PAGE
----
Lake Placid” was released in 1999, two decades after “Piranha,” but minus a director as inventive as Joe Dante and screenwriter as hip as John Sayles. David E. Kelley may be responsible for some of the television medium’s best series, but, clearly, he was out of his element when it came to writing a creature feature. Instead of a man-eating fish from the Amazon, the killer residing in the body of Canadian water posing as Lake Placid is a crocodile capable of wholly digesting a live cow, donated for the purpose by a local nutcase played wonderfully by Bette White. The reason “Lake Placid” isn’t close to being in the so-bad-it’s-good category is because its stars are far too prominent and Kelley gave them a few too many good lines. Otherwise, while obviously fake, the monster isn’t nearly as cheesy as those in the average Syfy flick. The blood-letting is messy but not realistic enough to induce vomiting in queasy viewers. The toothy beast might as well be a hippopotamus for all of the stealth it displays while approaching its prey. If “Lake Placid” were a bicycle, it would come with training wheels. The scenery’s nice, but I can’t imagine anyone over 16 being particularly challenged by this one. The Blu-ray extras include new interviews with director Steve Miner, actor Bill Pullman, director of photography Daryn Okada, editor Marshall Harvey, production designer John Willett, effects supervisor Nick Marra and puppeteer Toby Lindala; a vintage featurette with Miner, White, Bridget Fonda, Bill Pullman, Oliver Platt and Brendon Gleason; a behind-the-scenes still gallery; animatronic “Croc Test” footage; and original marketing material. – Gary Dretzka

How It All Began: Origins of Master Mantak Chia
Although this bio-doc too often feels like an infomercial for Grand Master Mantak Chia and his international chain of healing centers, there’s enough interest in yoga these days to mention it alongside movies about killer crocodiles and worm farmers in the desert. After all, just because I’ve never heard of Mantak Chia doesn’t mean others won’t value from his teachings. Born to Chinese parents in occupied Thailand, Chia climbed the ladder from Thai boxing, to Tai Chi Chuan, Aikido, yoga and broader levels of Tai Chi. He would combine disciplines from various masters, forming his system that merged Thai boxing, Kung Fu, Taoist, Buddhist and Zen teachings. He brought the Universal Healing Tao System with him when he eventually moved to New York’s Chinatown and steadily built his business. He has since returned to Thailand, where he has created a posh Tao Garden Health Resort and Universal Tao Training Center for the benefit of his many New Age disciples and newbies. There’s no reason to think that his followers wouldn’t find “How It All Began: Origins of Master Mantak Chia” to be entertaining and enlightening. – Gary Dretzka

Erotic Adventures of Candy/Candy Goes to Hollywood
All Night Long/Tapestry of Passion
Vintage Erotica: Anno 1970
42nd Street Forever: The Peep Show Collection, Vol. 3
The latest double-features in Vinegar Syndrome’s “Peekarama” series harken back to a time when porn directors still thought in terms of narrative content and providing entertaining content for couples, in addition to vigorous hard-core sex. In the mid-1970s, Gail Palmer was one of only a very few women directors/writers/producers and very good one, at that. Her best-known titles, “Erotic Adventures of Candy” (1978) and “Candy Goes to Hollywood,” appear to have been based as much on Terry Southern’s “Candy” as Voltaire’s “Candide.” “Deep Throat” co-star Carol Connor plays the bubble-headed bleach blond who loses her virginity to the handsome young Mexican gardener her father warned her against befriending. The sex was disappointing, to say the least, so she tries to find love in places besides her back yard. In the second chapter of the saga, Candy finds a predatory talent agent, Johnny Dooropener (John Leslie), who introduces her to more celebrated sex fiends in Hollywood, including Johnny Carson and Chuck Barris look-alikes. In one of her attempts to find straight work after “Deep Throat,” Connors landed a gig on “The Gong Show” as a buxom introducer of “talent.” Palmer satirizes the experience in “Candy Goes to Hollywood.” There’s also a surprise appearance by the power-saw-wielding punk-rocker, Wendy O. Williams.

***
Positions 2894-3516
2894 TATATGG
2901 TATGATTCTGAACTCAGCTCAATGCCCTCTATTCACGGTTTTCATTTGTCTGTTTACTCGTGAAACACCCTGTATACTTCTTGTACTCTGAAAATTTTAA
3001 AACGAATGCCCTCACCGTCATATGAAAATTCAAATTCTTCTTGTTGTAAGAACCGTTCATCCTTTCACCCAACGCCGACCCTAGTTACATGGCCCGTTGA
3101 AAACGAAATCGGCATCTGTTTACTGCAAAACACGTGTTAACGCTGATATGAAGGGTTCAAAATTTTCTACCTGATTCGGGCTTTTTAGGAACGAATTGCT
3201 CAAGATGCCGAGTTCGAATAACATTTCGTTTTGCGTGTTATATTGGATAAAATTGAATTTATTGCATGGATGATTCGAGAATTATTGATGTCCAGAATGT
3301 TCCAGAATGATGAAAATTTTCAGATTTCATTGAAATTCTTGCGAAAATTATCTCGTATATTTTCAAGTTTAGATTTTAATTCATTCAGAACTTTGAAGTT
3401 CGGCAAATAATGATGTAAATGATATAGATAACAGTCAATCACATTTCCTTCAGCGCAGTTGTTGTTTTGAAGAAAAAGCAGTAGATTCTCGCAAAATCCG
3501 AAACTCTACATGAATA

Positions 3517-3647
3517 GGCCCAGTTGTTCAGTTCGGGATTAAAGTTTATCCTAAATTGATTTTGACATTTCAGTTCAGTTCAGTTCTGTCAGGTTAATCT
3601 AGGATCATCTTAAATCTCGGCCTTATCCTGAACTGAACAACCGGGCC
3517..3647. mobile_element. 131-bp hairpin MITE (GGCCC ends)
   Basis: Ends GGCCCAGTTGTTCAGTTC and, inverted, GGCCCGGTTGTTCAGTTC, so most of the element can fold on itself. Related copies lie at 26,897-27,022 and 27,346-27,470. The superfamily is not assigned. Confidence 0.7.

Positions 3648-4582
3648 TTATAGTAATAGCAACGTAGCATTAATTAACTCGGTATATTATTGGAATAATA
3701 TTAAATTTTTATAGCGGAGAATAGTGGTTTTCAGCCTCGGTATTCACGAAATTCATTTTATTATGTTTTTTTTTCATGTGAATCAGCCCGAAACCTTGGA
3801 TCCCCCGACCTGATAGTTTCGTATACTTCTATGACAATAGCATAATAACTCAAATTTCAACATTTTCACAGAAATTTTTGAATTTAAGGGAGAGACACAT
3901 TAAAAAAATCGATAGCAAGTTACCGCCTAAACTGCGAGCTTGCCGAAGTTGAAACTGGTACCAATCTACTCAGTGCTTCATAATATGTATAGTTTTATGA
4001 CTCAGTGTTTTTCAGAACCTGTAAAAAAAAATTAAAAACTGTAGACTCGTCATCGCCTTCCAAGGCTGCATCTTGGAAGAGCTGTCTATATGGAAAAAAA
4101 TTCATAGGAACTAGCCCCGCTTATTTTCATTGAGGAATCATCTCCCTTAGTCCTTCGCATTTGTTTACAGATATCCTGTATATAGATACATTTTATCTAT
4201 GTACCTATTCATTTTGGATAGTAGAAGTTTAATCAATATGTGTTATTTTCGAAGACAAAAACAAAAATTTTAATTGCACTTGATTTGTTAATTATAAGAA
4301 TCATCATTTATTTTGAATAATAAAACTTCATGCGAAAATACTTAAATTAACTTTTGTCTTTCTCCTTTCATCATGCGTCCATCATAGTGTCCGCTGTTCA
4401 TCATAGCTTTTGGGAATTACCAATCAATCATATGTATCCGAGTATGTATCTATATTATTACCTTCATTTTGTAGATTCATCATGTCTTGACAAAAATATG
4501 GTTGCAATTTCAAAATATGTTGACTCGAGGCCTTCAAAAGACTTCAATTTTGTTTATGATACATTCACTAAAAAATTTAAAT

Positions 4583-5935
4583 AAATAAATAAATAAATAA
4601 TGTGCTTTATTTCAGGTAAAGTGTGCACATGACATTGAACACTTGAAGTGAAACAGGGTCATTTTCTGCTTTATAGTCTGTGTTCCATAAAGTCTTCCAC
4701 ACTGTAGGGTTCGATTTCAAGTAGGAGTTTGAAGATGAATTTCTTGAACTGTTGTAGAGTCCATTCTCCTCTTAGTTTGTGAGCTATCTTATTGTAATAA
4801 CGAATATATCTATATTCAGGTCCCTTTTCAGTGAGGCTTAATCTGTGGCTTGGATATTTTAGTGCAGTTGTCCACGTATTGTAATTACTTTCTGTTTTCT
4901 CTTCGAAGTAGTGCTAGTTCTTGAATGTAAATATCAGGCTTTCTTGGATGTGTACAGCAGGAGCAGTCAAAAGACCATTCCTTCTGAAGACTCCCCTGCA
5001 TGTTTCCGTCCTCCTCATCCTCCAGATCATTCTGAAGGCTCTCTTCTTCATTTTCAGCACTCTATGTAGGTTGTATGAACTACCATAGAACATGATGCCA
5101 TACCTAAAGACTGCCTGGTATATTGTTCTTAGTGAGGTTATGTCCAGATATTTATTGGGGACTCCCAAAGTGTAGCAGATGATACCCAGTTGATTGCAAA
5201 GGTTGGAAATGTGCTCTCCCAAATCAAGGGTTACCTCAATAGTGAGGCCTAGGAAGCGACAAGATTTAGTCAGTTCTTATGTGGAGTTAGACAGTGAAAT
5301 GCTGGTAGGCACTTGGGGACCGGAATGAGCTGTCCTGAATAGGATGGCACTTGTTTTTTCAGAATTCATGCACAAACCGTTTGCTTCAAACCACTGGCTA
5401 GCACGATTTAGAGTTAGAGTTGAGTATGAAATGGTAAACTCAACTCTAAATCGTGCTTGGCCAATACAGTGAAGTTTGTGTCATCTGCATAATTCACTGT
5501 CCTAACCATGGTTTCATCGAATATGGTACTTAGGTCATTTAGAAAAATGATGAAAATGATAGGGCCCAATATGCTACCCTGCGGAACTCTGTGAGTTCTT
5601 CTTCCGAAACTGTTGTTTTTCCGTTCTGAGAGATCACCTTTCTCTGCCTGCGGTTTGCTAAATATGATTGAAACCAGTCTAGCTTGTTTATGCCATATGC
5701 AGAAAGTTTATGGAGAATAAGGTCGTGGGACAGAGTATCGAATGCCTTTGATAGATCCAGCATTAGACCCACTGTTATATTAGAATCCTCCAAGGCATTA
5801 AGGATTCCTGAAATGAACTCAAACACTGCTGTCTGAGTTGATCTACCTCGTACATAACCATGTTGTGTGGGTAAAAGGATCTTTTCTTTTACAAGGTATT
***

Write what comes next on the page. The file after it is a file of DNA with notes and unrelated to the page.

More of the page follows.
The second “Peekarama” collection is right out of “Boogie Nights.” “Tapestry of Passion” is a chapter in the series of hard-core adventures featuring John C. Holmes’ recurring Johnny Wadd character, immortalized by Mark Wahlberg in Paul Thomas Anderson’s film. Bob Chinn, who was portrayed by Burt Reynolds in the same movie, is credited as co-screenwriter with director Alan Colberg. Private detective Wadd is hot on the case of a woman known as “The Black Widow.” Colberg also directs Holmes in “All Night Long.” In it, characters played by Holmes and Rick Lutze embark on a competition to see who can sleep with the greatest number of women over the course of a night. It’s not as easy as they think it will be. All of these films have been restored in 2K from the 35mm camera negatives and add vintage trailers.

Vintage Erotica: Anno 1970” offers prime examples of how the ’70s’ “porno chic” phenomenon was interpreted in Europe, where anti-pornography laws were falling much faster than they were in the U.S. Here, court cases still awaited the stars of “Deep Throat” and Hustler publisher Larry Flynt. For one thing, the 14 short films are more risqué than hard-core and not nearly as aggressively in-your-face as the loops that preceded “Deep Throat.” For examples of those nasty little boogers, check out Impulse Pictures’ “42nd Street Forever: The Peep Show Collection, Vol. 3.” It is the latest compilation of 8mm shorts from Impulse Pictures, re-mastered from original film prints. This collection features 15 classic loops, with such future stars as Annie Sprinkle, Susan Nero, Bobby Astyr and Jamie Gillis. Liner notes from Cinema Sewer editor Robin Bougie also are included. – Gary Dretzka